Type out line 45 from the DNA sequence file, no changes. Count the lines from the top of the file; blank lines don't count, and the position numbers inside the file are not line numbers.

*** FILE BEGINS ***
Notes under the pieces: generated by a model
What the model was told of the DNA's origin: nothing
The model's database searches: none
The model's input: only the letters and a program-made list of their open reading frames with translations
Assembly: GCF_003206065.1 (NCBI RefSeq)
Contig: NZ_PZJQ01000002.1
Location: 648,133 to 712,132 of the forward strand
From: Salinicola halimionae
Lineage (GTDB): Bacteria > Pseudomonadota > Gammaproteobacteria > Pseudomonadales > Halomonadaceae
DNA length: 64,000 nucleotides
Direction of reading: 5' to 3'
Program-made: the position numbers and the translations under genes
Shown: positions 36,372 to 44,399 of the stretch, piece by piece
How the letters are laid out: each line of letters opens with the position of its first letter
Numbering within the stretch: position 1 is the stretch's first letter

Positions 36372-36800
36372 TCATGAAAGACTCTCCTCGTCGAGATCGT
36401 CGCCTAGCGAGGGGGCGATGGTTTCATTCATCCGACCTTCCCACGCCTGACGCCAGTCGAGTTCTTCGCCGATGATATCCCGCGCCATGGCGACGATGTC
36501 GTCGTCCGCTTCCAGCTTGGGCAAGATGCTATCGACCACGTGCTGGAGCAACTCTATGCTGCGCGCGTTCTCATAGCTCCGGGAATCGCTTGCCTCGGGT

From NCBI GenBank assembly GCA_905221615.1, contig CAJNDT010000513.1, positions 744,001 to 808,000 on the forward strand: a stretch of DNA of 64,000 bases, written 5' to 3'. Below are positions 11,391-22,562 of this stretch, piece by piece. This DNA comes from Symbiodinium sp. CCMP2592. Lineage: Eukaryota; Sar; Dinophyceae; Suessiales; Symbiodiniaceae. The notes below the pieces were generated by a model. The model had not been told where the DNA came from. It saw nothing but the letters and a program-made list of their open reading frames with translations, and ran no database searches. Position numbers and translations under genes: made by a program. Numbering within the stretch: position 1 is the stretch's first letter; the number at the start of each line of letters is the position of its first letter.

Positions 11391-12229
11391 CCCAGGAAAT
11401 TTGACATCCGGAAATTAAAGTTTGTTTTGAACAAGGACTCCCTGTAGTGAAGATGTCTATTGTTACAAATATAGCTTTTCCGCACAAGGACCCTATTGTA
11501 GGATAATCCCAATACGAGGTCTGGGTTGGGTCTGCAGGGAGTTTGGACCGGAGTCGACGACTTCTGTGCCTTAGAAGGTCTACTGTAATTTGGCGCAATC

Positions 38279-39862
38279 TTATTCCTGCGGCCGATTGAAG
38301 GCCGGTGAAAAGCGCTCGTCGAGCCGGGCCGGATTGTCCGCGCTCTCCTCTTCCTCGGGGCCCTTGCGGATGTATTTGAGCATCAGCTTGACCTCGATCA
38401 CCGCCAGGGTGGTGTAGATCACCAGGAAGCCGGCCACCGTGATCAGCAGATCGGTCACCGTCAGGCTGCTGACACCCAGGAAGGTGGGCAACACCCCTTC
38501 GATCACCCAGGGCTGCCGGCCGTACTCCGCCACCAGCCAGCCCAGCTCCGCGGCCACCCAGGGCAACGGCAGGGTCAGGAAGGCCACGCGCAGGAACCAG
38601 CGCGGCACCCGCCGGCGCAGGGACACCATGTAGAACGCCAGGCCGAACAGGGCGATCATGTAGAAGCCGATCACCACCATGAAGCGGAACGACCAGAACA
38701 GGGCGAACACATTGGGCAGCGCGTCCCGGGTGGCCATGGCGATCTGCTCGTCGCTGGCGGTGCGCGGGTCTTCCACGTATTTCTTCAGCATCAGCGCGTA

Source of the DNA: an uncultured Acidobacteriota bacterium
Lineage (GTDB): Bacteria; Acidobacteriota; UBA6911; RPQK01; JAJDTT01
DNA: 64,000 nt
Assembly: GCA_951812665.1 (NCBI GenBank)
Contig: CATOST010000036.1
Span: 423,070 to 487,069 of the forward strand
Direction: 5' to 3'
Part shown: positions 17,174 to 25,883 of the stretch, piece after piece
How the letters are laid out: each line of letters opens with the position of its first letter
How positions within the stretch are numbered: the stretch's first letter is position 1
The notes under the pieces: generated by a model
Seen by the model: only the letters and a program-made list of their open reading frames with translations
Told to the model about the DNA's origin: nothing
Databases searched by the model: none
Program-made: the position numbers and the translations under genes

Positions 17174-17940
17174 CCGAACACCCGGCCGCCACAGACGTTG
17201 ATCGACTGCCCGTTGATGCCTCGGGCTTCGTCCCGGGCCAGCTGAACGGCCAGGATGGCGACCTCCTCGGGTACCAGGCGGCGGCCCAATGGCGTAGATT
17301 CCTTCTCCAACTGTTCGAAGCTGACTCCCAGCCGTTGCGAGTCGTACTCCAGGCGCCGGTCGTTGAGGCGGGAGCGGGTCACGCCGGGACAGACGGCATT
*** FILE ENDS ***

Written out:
Databases searched by the model: none